Since you're probably going to be paying for a backup service for years, cost is an important factor to consider. All the services rounded up here are subscription-based, but they partition their features and fees differently, so it's worth comparing plans closely before committing to one. Most construct pricing tiers based on the amount of cloud storage included, however, or by the number of devices you can use with an account. A few services offer permanent free accounts, but those plans impose paltry storage limits or restrict key features to the paid versions. Watch out for file-size upload limits as well.
By not restricting you to the sync-folder model of cloud storage, you don’t have to worry about making sure you’ve actually moved all of the content you want to backup into that single folder. This also means that if you need to replace your computer because of a hard-drive crash or other mishap, you can restore your exact file structure on your new device.
If you’re in a place where you don’t really have internet, but you don’t want to use up the data that’s still available on your mobile device you can still get access to the information that you want. Downloading and watching videos can eat away a lot of data from your phone plan or it could take up a whole lot of bandwidth that you really don’t want to be using. Instead, you could have the video already downloaded and ready to play without you having to continue using up the data.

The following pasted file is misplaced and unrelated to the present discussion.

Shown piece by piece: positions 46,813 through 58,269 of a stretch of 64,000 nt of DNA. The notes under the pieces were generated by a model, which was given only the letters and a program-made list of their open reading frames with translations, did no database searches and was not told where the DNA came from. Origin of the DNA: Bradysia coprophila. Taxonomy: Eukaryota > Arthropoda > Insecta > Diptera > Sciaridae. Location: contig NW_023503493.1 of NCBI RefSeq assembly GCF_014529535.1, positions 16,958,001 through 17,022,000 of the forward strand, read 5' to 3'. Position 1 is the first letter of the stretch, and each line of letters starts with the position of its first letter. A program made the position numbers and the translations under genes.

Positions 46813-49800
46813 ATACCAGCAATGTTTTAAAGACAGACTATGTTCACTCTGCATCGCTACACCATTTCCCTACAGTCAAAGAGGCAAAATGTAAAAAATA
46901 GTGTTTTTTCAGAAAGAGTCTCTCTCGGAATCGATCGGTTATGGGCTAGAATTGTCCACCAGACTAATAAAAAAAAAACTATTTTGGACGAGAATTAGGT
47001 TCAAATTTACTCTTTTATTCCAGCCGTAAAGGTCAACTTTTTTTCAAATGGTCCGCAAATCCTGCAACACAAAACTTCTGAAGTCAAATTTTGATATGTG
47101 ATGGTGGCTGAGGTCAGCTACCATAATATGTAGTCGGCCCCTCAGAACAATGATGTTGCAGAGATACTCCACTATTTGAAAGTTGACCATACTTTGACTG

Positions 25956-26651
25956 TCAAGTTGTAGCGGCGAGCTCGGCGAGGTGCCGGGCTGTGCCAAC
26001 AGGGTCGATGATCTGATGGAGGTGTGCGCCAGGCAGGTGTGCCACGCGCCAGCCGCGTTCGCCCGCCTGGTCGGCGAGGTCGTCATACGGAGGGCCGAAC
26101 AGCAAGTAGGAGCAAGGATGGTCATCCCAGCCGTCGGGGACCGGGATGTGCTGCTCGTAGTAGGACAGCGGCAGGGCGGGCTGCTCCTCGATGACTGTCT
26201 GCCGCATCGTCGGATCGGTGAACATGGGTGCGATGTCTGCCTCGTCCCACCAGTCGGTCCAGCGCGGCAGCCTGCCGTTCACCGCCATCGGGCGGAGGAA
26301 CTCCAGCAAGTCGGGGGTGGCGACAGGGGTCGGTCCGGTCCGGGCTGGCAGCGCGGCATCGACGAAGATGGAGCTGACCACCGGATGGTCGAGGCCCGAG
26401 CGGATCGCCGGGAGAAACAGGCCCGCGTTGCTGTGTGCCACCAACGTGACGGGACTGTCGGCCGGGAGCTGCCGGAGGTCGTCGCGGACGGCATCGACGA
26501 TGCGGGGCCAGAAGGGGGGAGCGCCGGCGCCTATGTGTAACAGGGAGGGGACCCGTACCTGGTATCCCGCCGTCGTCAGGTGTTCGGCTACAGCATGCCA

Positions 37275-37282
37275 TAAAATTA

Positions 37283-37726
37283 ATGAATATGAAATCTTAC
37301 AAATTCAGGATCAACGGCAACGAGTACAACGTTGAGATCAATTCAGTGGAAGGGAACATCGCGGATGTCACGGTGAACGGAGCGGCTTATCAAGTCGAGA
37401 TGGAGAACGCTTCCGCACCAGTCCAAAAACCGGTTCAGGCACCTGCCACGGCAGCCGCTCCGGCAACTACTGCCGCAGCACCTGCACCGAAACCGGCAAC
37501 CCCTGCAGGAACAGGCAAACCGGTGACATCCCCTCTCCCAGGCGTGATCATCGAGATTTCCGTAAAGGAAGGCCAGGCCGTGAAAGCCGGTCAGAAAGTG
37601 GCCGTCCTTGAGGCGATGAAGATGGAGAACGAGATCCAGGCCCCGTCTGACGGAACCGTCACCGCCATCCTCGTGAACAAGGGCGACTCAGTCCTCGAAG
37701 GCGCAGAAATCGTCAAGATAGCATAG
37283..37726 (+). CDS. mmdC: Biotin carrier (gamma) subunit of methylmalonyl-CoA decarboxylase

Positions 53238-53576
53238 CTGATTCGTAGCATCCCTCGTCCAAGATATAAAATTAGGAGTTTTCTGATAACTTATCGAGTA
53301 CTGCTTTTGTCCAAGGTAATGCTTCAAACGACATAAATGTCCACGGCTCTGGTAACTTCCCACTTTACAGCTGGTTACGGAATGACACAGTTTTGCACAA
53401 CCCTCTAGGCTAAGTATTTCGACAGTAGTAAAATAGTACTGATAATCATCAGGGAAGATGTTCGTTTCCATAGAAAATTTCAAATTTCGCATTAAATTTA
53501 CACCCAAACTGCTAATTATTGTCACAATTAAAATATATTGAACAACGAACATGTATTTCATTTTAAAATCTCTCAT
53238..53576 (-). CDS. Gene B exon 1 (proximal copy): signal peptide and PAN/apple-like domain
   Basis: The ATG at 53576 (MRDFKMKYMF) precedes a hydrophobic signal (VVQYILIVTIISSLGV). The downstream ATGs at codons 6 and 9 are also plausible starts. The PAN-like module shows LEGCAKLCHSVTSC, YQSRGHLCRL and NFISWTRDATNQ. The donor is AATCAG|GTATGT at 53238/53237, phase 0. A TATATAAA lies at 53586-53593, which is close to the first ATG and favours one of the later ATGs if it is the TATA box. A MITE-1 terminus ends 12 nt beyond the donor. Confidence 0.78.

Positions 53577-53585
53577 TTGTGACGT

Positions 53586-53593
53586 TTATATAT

Jihosoft 4K Video Downloader is available as a completely free system that actually works for both PC and Mac users, but there’s a paid version as well. What’s really great about this YouTube video downloader is that it actually works for just about any kind of video you want to download, whether that video comes from Facebook, Instagram, Twitter, SoundCloud, or YouTube, so you’re not stuck with just one platform. You’re also going to have the option to download in just about any resolution and still get all the audio and subtitles that usually come with the video. On top of all that, you can convert to any video format or even MP3 audio, so you’re always able to watch (or listen).

CrashPlan is completely free if you're just doing local backups, but even online backups are affordable, with CrashPlan+ accounts starting at $2/mo (per computer) for 10GB of online backup storage, and going up to $4/mo (per computer) for unlimited online backup storage and $9/mo for unlimited online backup storage for a whole household. You can check out their plans here, and try them free for 30 days with a new account.

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